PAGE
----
Pizano's is also a Malnati family joint producing stellar 'za. Rudy, Lou's half brother, was the big cheese at Pizzeria Uno when a deep dish was born. Rudy Jr. opened Pizano's in 1991 as an homage to his dad's innovation and a stickler for quality. Pizano's thin crust pie sufficiently impressed Oprah Winfrey (when she lived and worked here) that she dubbed it her favorite. No wonder - the thin crust stands up to a barrage of toppings without losing its crunch. Even Rudy's Special - cheese, sausage, mushroom, onion, and green pepper - doesn't compromise the crust. The deep dish is a fragrant, bubbling thing of wonder, too, with its buttery crust - try Mark's Special. a heady combo of sliced tomatoes, basil and fresh garlic and you won't miss the meat. In that case, sample Mama Malnati's Homemade Meatballs. Visit any of the six locations for the same incredible quality.
Family-led Lou Malnati's Pizzeria has been turning out the definitive Chicago style deep dish pizza since 1971 in Lincolnwood and today there are more than 50 locations in the Chicago area and two in AZ (Cubs' spring training fans have to eat somewhere). Practically every neighborhood pizzeria offers a pan style pie, but Lou's remains the arbiter of Chicago style. Every pizza is handmade from scratch using the family's secret recipe for the flaky, buttery crust but that's not all: the Malnati team hand selects California tomatoes, the exclusive sausage blend covers the entire disc and the fresh mozzarella comes from the same small dairy that has supplied Malnati's forever. If you don't go deep, order a thin and you'll still get a sense of that incredibly flaky crust. Try a robust Malnati salad: Romaine lettuce, tomatoes, black olives, mushrooms, salami bits and Gorgonzola cheese with a sweet vinaigrette.
Pizzaiolo Gabriele Bonci chose Chicago as his first pizzeria location outside of Italy and the throngs are loving his Roman-style pizza cut with scissors and sold by weight. Bonci offers only fresh, natural ingredients primarily imported from Italy and considers "Agriculture as culinary art" so expect ever-changing toppings on the Roman-style crust. You probably won't experience the same pizza twice since options can change hourly and Bonci has more than 1,500 recipes that have emerged from the Italian ovens. Expect a mix of cured meats, cheeses and seasonal produce. Recent choices include hummus and mortadella; spinach, ricotta and anchovy; spicy eggplant; and mushroom, prosciutto crudo, mozzarella, arugula. Moisten the pipes with single-serve beer, wine and canned cocktails. The place is small and gets mobbed at lunchtime.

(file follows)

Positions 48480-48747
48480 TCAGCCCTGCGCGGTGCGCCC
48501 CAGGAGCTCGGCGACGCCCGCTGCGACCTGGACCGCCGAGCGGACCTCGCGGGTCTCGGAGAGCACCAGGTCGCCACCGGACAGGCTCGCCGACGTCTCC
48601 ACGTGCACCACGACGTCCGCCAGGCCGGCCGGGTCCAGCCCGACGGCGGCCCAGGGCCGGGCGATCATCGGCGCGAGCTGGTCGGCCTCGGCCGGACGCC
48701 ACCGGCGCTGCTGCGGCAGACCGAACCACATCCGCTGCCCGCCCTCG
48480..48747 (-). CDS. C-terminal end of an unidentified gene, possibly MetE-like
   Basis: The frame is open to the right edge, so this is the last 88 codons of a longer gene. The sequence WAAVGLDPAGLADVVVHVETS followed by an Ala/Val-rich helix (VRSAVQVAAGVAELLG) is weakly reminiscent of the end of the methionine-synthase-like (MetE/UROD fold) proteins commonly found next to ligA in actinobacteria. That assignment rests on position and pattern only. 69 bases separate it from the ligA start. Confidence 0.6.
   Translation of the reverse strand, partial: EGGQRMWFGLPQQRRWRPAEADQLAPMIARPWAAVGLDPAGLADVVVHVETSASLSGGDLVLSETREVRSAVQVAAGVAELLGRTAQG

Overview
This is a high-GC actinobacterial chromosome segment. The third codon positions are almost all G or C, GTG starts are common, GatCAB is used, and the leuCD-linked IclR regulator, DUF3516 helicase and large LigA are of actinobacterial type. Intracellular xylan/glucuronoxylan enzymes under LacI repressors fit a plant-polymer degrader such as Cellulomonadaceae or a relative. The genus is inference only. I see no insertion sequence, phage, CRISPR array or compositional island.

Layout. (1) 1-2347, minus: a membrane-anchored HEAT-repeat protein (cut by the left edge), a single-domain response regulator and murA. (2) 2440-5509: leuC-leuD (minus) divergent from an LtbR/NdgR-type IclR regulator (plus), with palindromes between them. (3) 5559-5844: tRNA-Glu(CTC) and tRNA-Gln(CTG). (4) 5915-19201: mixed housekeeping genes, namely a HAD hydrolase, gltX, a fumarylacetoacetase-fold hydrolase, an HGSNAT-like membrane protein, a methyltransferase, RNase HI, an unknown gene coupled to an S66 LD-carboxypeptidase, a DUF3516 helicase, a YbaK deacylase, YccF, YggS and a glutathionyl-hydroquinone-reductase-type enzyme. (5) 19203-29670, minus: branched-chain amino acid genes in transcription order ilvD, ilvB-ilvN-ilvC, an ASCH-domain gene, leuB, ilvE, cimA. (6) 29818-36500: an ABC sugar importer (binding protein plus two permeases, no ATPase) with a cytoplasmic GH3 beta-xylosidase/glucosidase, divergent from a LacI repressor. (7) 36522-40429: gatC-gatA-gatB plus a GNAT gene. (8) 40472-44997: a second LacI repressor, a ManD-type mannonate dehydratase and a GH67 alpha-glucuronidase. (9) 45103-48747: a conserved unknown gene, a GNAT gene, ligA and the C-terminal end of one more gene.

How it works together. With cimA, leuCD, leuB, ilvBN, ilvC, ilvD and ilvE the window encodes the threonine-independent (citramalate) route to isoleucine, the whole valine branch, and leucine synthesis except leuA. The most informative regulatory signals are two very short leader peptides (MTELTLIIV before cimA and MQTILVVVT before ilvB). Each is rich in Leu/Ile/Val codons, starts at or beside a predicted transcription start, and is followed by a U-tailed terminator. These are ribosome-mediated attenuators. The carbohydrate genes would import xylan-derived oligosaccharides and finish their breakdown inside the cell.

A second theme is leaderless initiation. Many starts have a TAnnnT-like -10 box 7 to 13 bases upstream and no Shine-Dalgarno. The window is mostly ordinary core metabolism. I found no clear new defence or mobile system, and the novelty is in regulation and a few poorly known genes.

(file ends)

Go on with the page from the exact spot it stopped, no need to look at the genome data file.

Whereas most purists go for a cheese and sausage, the combinations at Pizzeria Bebu are so appealing, diners usually order more than one pizza because deciding is a welcome conundrum. Whatever you order - the Peter Piper; a Hot Daisy; a house-made meatball with giardiniera, ricotta, Parmesan - know that ingredients are lolling atop a perfectly charred yet nicely chewy crust. Another great feature? Pizzas, all 14-inch, can be done as half and half. The market pizza changes often, salads are generously sized and seasonal veg - like asparagus with fennel crema, breadcrumbs and lemon zest - make a nice addition to a pizza feast. By the way, Bebu earned a spot on the Michelin Bib Gourmand list in 2019. Bebu serves brunch weekends until 2 p.m. It's closed on Tuesday and Wednesday so calm your pizza jones for the other five days of the week.
It's not burnt! That crust at Pequod's Pizza is perfectly caramelized and even though the Lincoln Park outpost is also wildly popular, pie aficionados drive to the original in Morton Grove for a truly sensational pizza in an unpretentious setting. Inside and out, Pequod's looks and feels like an old Wisconsin bar but the scent is pure Chicago. This is pan pizza made heavenly by a sprinkling of cheese between the dough and the pan which exits the oven looking burnt but tasting like a perfect marriage of crusty bread and caramelized cheese. Pequod's is generous with toppings (the sausage is a propriety recipe made especially for the two restaurants) and the weekday lunch special at both outposts is phenomenal:$4.95 for a 7-inch cheese and an extra buck gets you a fountain drink. There's also thin crust (same dough and toppings, just flat) but why?